CARACAS — A Venezuelan police pilot apparently commandeered a helicopter Tuesday and flew it over the supreme court building carrying a sign that read “Freedom,” a public show of dissent against the embattled government that prompted security forces to seal off government facilities and heightened fears of further unrest.
During a chaotic afternoon in the capital, pro-government protesters also surrounded the National Assembly building, forcing legislators to remain inside, and tanks were spotted driving around the palace of President Nicolás Maduro.
After three months of near daily protest, Venezuela is on a hair trigger. The news of the dissident pilot and the mobilization of security forces prompted coup rumors to race through Venezuelan social networks. By Tuesday evening, however, it appeared that Maduro’s government remained in control.
In the late afternoon, Caracas residents saw a blue helicopter from the police investigations unit, the CICPC, circling the capital, carrying a banner that read “Libertad” and the number “350,” a reference to the article in the Venezuelan constitution that allows people to “disown” their government if it acts in an undemocratic way.
The helicopter circled over the building housing the supreme court, which has backed Maduro’s efforts to block early elections and to change the constitution. The communications minister said that the helicopter dropped four grenades and that three exploded.
Venezuelan news reports identified the pilot as Oscar Perez, a member of military special forces, citing his posts to social media. The reports note that Perez has acting experience, having produced and starred in a Venezuelan film, “Death Suspended.” Wearing a uniform and reading from notes, he spoke into a video camera about the “criminal government” as four masked men with guns stood behind him. Describing his group as a nonpartisan alliance of military, police and civilian officials, Perez said that their fight was not against the rest of the security forces.
“It’s against the impunity imposed by this government,” he said. “It’s against tyranny. It’s against the deaths of young people who are fighting for their legitimate rights. It’s against hunger.”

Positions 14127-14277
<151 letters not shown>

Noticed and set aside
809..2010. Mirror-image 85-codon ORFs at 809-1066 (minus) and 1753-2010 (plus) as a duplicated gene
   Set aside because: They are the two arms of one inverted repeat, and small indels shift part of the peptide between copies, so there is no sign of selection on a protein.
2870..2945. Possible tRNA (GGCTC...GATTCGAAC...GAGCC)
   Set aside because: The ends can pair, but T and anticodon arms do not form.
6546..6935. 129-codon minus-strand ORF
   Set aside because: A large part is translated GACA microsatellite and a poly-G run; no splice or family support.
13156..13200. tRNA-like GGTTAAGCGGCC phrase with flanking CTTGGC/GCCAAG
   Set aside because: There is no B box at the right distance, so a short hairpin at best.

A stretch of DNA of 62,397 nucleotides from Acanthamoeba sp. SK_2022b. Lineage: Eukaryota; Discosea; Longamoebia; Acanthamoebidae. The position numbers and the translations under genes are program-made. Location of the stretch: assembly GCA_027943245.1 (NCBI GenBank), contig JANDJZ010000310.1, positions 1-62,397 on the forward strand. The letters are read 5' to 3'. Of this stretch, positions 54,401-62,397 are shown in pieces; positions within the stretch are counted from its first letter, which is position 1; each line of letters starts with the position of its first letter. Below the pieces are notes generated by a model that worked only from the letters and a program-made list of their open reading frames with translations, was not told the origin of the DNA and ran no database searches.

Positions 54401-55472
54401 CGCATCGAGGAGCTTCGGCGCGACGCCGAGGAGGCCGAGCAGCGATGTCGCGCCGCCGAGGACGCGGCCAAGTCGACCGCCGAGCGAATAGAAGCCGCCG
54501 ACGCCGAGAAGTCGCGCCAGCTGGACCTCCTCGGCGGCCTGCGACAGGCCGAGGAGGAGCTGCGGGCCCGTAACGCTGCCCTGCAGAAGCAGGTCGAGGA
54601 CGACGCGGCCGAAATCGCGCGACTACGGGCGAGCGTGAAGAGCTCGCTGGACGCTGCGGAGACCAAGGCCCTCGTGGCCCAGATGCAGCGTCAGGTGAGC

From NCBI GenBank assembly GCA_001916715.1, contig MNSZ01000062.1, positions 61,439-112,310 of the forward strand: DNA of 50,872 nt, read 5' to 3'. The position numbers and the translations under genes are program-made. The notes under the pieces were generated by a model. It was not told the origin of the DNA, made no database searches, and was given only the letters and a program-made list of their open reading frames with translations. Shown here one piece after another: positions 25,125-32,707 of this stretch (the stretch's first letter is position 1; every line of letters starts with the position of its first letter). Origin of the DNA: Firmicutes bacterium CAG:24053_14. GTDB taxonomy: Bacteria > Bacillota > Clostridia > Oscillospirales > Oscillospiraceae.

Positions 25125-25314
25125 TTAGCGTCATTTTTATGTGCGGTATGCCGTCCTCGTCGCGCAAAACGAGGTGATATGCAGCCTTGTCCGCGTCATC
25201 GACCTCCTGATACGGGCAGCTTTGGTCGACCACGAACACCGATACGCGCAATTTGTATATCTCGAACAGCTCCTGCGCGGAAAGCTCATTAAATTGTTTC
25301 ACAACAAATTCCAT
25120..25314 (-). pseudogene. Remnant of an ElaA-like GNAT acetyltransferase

It was not immediately clear whether there was any wider security-forces movement against Maduro’s government. Some Venezuelans wondered whether the helicopter incident was staged to justify further deployments of the security forces.
“Right now, I only see two possibilities: Either the pilot was tricked or it was staged,” said Félix Seijas Rodríguez, a political analyst in Caracas. “It makes no sense.”
Venezuelan opposition groups and protesters have been outraged by the Maduro government’s attempts to dissolve the National Assembly and change the constitution, as well as by the near daily clashes between security forces and protesters. More than 70 people have died, and at least 1,000 have been injured. Thousands have been arrested, and detainees have alleged physical and mental abuse by security forces.
Maduro, who has presided over an economic collapse that has caused extreme shortages of food and medicine, has refused to back down. On Tuesday, he said during a rally before supporters that his government was willing to use weapons to preserve the socialist movement started by Hugo Chávez, who died in 2013.
“If Venezuela was plunged into chaos and violence and the Bolivarian Revolution destroyed, we would go to combat,” Maduro told the crowd. “We would never give up, and what couldn’t be done with votes, we would do with weapons.
“We would liberate the fatherland with weapons.”
Maduro, who has long accused the United States of propping up his enemies, also called out President Trump, saying: “You have the responsibility: Stop the madness of the violent Venezuelan right wing.”
After the helicopter incident, National Guard and other security personnel in Caracas took positions around government buildings, including Miraflores, the presidential palace. Maduro said he had ordered the armed forces on high alert to “keep the peace.”
At the National Assembly, pro-government gangs known as “colectivos” — which often ride around on motorcycles and are known for violence — temporarily prevented a group of lawmakers from leaving.
Partlow reported from Mexico City. Nick Miroff contributed to this report.